Oh My Gods
A Modern Retelling of Greek and Roman Myths
The myths of Greece and Rome have never died out; in fact they are as popular today as ever. For thousands of years, these myths have been the basis for plays, operas, paintings, and movies. Freeman’s version of the myths will appeal to the many people who are unsure about some mythological references, and to everyone who enjoys reading stories about errant gods, fantastic creatures, and human heroes. Whether it is Zeus’s wandering eye, Theseus’s battle with the half-human, half-bull Minotaur, or the tribulations of lovers, such as Pyramus and Thisbe or Hero and Leander, these tales never fail to entertain. They are by turns sublimely beautiful and deeply disturbing; they provide valuable insights into the Greek and Roman imagination. They speak to fundamental aspects of human nature—our hopes, fears, desires—that have not changed.
Freeman’s version is contemporary and accessible. It reflects no school of critical interpretation, just a wish to share these stories in a version that is faithful to the originals. (Sometimes variations in the myths have been combined; sometimes one version has been chosen in preference to the others.)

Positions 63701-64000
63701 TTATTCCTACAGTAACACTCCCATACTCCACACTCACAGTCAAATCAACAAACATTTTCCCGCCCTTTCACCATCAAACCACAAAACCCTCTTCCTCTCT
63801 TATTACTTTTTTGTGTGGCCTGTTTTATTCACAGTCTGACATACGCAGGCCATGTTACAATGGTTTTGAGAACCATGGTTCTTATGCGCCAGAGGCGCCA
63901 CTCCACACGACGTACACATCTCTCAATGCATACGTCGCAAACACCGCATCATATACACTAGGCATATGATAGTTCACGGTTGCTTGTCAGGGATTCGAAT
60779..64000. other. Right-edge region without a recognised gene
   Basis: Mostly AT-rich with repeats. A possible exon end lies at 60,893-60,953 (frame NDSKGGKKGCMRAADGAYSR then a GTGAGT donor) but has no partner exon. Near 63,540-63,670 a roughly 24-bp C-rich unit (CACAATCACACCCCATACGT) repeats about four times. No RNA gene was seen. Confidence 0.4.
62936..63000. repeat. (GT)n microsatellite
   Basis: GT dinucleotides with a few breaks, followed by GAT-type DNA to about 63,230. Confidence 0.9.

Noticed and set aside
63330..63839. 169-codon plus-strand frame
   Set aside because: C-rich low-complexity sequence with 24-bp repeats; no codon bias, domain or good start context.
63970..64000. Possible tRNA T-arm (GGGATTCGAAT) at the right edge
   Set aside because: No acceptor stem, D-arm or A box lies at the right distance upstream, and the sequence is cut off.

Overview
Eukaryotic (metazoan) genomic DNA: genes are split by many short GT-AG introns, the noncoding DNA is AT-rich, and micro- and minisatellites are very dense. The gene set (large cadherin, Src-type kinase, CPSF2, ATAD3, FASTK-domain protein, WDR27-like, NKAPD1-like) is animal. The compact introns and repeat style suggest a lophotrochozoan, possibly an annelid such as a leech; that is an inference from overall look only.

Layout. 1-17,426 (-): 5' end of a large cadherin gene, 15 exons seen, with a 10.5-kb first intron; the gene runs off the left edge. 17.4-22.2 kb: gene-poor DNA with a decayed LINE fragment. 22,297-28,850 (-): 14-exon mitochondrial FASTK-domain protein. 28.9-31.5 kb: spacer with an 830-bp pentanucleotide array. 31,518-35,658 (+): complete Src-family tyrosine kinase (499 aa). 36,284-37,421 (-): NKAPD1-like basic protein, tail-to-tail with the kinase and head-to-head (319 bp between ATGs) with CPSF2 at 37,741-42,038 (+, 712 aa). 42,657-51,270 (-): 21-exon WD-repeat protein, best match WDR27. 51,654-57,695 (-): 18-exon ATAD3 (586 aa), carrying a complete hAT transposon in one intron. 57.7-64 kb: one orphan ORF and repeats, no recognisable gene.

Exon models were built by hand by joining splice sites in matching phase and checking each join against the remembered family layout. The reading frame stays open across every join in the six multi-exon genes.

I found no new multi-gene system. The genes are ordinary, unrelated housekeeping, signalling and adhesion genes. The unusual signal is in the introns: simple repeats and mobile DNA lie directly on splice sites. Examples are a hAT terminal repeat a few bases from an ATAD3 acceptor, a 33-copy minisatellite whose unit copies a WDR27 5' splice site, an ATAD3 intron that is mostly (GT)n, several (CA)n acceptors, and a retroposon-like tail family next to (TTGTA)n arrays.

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Oh My Gods
Choose a format:
- Simon & Schuster |
- 368 pages |
- ISBN 9781451609974 |
- January 2012
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Read an Excerpt
The hero Perseus had many children with his wife, Andromeda, after he rescued her from the sea monster. Three of the sons they raised in Argos were Alcaeus, Electryon, and Sthenelus. In time Alcaeus grew up and had a son of his own named Amphitryon, while Electryon had nine sons and a daughter he named Alcmene.
When Perseus died, Electryon became king of Mycenae. The coast of Argos in those days was plagued by pirates and one day they attacked Electryon’s sons while they were tending cattle. Unfortunately for the princes, they were no match for the raiders. The king himself then decided...see more
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